# Curse Ra

August 28, 2017 | Author: Lamatroniko71 | Category: Secrecy, Cryptography, Secure Communication, Espionage Techniques, Military Communications

Crypto Course...

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Correto 1 / 1 pontos 1. Data compression is often used in data storage and transmission. Suppose you want to use data compression in conjunction with encryption. Does it make more sense to:

The order does not matter -- either one is fine.

Encrypt then compress.

The order does not matter -- neither one will compress the data.

Compress then encrypt. Resposta correta Ciphertexts tend to look like random strings and therefore the only opportunity for compression is prior to encryption. Incorreto 0 / 1 pontos 2. Let G:{0,1}s→{0,1}n be a secure PRG. Which of the following is a secure PRG (there is more than one correct answer):

G′(k)=G(k)⨁1n Resposta correta a distinguisher for G′ gives a distinguisher for G.

G′(k)=reverse(G(k)) where reverse(x) reverses the string x so that the first bit of x is the last bit of reverse(x), the second bit of x is the second to last bit of reverse(x), and so on. Resposta incorreta a distinguisher for G′ gives a distinguisher for G.

G′(k)=G(0) Resposta correta A distinguisher will output not random whenever its input is equal to G(0).

G′(k)=G(k)∥G(k) (here ∥ denotes concatenation) Resposta correta A distinguisher will output not random whenever the first n bits are equal to the last n bits.

G′(k)=G(k)∥0 (here ∥ denotes concatenation) Resposta correta A distinguisher will output not random whenever the last bit of its input is 0.

G′(k1,k2)=G(k1)∥G(k2) (here ∥ denotes concatenation) Resposta correta a distinguisher for G′ gives a distinguisher for G. Incorreto 0 / 1 pontos

3. Let G:K→{0,1}n be a secure PRG. Define G′(k1,k2)=G(k1)⋀G(k2) where ⋀ is the bit-wise AND function. Consider the following statistical test A on {0,1}n: A(x) outputs LSB(x), the least significant bit of x. What is AdvPRG[A,G′] ? You may assume that LSB(G(k)) is 0 for exactly half the seeds k in K. Note: Please enter the advantage as a decimal between 0 and 1 with a leading 0. If the advantage is 3/4, you should enter it as 0.75

Resposta incorreta Correto 1 / 1 pontos 4. Let (E,D) be a (one-time) semantically secure cipher with key space K={0,1}ℓ. A bank wishes to split a decryption key k∈{0,1}ℓ into two pieces p1 and p2 so that both are needed for decryption. The piece p1 can be given to one executive and p2 to another so that both must contribute their pieces for decryption to proceed. The bank generates random k1 in {0,1}ℓ and sets k1′←k⊕k1. Note that k1⊕k1′=k. The bank can give k1 to one executive and k1′ to another. Both must be present for decryption to proceed since, by itself, each piece contains no information about the secret key k (note that each piece is a one-time pad encryption of k). Now, suppose the bank wants to split k into three pieces p1,p2,p3 so that any two of the pieces enable decryption using k. This ensures that even if one executive is out sick, decryption can still succeed. To do so the bank generates two random pairs (k1,k1′) and (k2,k2′) as in the previous paragraph so that k1⊕k1′=k2⊕k2′=k. How should the bank assign pieces so that any two pieces enable decryption using k, but no single piece can decrypt?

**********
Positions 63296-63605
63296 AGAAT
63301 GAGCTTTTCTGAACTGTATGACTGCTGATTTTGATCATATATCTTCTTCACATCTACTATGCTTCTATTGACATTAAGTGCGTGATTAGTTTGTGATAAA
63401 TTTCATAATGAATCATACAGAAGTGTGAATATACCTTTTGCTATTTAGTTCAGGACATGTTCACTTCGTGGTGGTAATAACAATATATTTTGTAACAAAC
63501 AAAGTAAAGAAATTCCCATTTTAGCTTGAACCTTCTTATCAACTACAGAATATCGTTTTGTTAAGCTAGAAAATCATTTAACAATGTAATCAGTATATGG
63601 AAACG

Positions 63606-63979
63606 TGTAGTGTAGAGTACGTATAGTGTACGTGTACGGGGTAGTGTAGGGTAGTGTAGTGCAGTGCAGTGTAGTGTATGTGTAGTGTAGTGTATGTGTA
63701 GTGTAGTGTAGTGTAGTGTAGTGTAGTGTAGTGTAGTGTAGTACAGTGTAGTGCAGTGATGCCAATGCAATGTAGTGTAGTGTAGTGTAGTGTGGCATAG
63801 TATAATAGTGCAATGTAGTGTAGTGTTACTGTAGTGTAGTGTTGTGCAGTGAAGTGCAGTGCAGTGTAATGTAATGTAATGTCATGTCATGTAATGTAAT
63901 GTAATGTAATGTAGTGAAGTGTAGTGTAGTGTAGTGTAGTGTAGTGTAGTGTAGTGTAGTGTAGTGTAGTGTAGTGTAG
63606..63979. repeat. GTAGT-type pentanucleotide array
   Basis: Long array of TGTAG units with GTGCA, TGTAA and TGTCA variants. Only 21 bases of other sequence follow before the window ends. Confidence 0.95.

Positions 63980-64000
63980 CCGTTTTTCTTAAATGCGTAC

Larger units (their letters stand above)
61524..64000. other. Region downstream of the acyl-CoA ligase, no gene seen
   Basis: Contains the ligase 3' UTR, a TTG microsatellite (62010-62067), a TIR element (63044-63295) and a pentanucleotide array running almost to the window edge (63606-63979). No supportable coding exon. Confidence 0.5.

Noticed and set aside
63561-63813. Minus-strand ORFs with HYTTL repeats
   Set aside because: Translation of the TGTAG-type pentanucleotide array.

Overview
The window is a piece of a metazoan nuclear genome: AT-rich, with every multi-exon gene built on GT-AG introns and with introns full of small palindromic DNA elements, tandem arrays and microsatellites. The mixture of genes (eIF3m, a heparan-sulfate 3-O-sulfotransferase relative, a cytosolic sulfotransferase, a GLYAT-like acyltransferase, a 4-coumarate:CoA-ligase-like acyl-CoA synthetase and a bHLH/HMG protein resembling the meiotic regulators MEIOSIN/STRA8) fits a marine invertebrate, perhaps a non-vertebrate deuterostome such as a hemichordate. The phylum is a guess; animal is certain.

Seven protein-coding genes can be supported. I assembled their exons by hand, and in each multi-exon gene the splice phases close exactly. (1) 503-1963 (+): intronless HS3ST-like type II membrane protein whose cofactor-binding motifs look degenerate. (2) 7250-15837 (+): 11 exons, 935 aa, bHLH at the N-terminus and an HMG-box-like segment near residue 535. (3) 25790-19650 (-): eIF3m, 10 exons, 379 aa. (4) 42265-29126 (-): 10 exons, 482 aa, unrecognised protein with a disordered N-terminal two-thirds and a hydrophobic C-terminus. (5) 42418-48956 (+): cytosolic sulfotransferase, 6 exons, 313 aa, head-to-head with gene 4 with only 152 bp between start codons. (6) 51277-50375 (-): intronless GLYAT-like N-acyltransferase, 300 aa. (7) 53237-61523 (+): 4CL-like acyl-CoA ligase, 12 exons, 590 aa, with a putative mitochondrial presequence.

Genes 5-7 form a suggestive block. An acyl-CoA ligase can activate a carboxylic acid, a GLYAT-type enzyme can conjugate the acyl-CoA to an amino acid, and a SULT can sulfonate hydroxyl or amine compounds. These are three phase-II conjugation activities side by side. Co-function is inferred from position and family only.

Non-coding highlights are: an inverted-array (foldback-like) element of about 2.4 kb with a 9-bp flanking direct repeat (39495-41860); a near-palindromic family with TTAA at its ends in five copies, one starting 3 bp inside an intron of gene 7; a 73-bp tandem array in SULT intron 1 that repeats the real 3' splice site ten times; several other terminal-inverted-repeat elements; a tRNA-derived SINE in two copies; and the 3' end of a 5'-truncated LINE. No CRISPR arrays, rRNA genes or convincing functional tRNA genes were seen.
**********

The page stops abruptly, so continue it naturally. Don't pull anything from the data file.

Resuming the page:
p1=(k1,k2),p2=(k1′,k2′),p3=(k2′)

p1=(k1,k2),p2=(k1′),p3=(k2′)

p1=(k1,k2),p2=(k1,k2),p3=(k2′)

p1=(k1,k2),p2=(k2,k2′),p3=(k2′)

p1=(k1,k2),p2=(k1′,k2),p3=(k2′) Resposta correta executives 1 and 2 can decrypt using k1,k1′, executives 1 and 3 can decrypt using k2,k2′, and executives 2 and 3 can decrypt using k2,k2′. Moreover, a single executive has no information about \$k\$. Correto 1 / 1 pontos 5. Let M=C=K={0,1,2,…,255} and consider the following cipher defined over (K,M,C): E(k,m)=m+k(mod256);D(k,c)=c−k(mod256) . Does this cipher have perfect secrecy?

Yes. Resposta correta as with the one-time pad, there is exactly one key mapping a given message m to a given ciphertext c.

No, there is a simple attack on this cipher.

No, only the One Time Pad has perfect secrecy. Incorreto 0 / 1 pontos 6. Let (E,D) be a (one-time) semantically secure cipher where the message and ciphertext space is {0,1}n. Which of the following encryption schemes are (one-time) semantically secure?

E′(k,m)=0∥E(k,m)

(i.e. prepend 0 to the ciphertext)

Resposta incorreta an attack on E′ gives an attack on E.

E′(k,m)=compute c←E(k,m) and output c∥c (i.e., output c twice) Resposta incorreta an attack on E′ gives an attack on E.

E′(k,m)=E(k,m)∥LSB(m) Resposta correta To break semantic security, an attacker would ask for the encryption of \$0^n\$ and \$0^{n-1}1\$ and can distinguish EXP(0) from EXP(1).

E′(k,m)=E(k,m)∥k Resposta correta